The average homeowner’s local tax bill will go up by $105 in the next fiscal year under a budget Prince William’s Board of County Supervisors approved last week.

The board voted 6 to 2, with Supervisors Peter K. Candland (R-Gainesville) and Frank J. Principi (D-Woodbridge) dissenting, in favor of a $3.2 billion spending plan that includes pay raises for county employees, as well as funding increases for transportation, public safety and homelessness services.

The plan for the fiscal year that begins July 1 also fully funds the Prince William School Board’s $1.7 billion budget for the next school year.

To help pay for these government services, supervisors voted to raise the county real estate tax rate from $1.122 per $100 of assessed value to $1.125, which increases the average tax bill by $71. Prince William’s fire levy will go up, as well, from $0.0705 per $100 of assessed value to $0.0792, which works out to $34 more for the average property owner. The average assessed value of a home in Prince William is $345,643.

Board Chairman Corey A. Stewart (R-At Large) and Candland voted against the tax rate hike. Stewart, who is running for the GOP nomination for Virginia governor, unsuccessfully pushed to maintain the $1.122 rate, and Candland said he also was uncomfortable with the uptick.

“I think it’s a little bit too much of an increase,” he said.

Principi said he was disappointed his colleagues chose to defer action on a 10-year plan he proposed to eliminate trailer classrooms at county schools.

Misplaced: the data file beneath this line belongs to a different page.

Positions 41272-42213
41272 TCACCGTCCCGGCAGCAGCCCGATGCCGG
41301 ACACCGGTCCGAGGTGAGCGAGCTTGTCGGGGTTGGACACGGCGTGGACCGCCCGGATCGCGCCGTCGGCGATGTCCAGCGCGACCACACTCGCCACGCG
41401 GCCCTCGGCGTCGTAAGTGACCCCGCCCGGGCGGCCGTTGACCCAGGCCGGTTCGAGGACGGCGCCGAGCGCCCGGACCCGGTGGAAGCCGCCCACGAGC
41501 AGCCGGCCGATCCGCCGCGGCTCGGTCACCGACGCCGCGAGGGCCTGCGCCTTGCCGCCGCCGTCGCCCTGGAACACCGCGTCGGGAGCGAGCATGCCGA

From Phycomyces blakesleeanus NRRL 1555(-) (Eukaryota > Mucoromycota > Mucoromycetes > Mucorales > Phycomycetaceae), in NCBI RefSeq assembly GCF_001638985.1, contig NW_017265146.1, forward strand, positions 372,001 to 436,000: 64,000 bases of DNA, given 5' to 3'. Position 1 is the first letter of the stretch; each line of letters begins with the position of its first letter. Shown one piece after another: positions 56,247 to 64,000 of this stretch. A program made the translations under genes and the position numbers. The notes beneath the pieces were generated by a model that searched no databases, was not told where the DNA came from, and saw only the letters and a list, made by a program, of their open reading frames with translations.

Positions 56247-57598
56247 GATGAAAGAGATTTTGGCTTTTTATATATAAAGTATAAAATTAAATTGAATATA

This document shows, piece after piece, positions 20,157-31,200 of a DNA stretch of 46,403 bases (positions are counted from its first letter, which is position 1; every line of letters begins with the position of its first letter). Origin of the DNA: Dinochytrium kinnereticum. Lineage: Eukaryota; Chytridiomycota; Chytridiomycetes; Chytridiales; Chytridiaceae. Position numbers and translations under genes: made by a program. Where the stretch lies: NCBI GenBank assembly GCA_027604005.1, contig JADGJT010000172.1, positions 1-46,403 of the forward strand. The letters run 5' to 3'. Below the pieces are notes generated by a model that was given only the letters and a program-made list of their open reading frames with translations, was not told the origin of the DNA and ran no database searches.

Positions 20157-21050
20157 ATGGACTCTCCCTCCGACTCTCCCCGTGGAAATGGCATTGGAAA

Although the trailer proposal — which would cost about $600 million — calls for tax increases in future years, Principi said it could have been started in the next fiscal year with no immediate tax hike by using existing funds.

The supervisor said his peers preferred to refer the idea to a capital projects committee instead of enacting it right away.

“We just keep kicking the can down the road here,” Principi said.

Board Vice Chair Jeanine M. Lawson (R-Brentsville), however, succeeded in getting approval for a higher pay raise for Prince William government employees than what County Executive Christopher E. Martino proposed earlier in the year.

When Martino announced his initial budget plans in February, he recommended spending $3.3 million on a 1 percent pay raise for employees and another $4.1 million on a program for additional 2 percent merit raises.

Lawson was able to marshal support to spend $5.8 million so the county could offer 3 percent merit increases.

The approved budget also includes $1.6 million — or $225,000 per supervisor district — for small road projects, such as work involving sidewalks, speed bumps or turn lanes. Supervisor Martin E. Nohe (R-Coles) suggested the idea, which reinstates a discontinued program.

Public safety initiatives in the budget include $6.5 million to hire 59 fire and rescue personnel at facilities in Gainesville and near Lake Jackson, as well as at Station 14 of the Occoquan-Woodbridge-Lorton Volunteer Fire Department.

The spending plan also calls for hiring 13 police officers, three civilian police employees, two county sheriff’s deputies tasked with performing evictions, and 28 full-time workers at the Prince William-Manassas Regional Adult Detention Center. Additionally, it will implement a police body-camera program at a cost of $1.3 million.

The spending plan for the next fiscal year also allocates $400,000 to help residents living in homelessness and to prevent others from losing their homes. Four full-time and two part-time employees will be hired as part of a plan to enable Prince William’s government to offer housing assistance to 177 more people.

Overall, Nohe said, he was excited to see almost “across-the-board support” among supervisors for most aspects of the county budget.

Approving the fiscal plan shows that the board is being responsible with taxpayer money, he said.

“You know, very small shift in the tax rate, very cautious spending,” he said.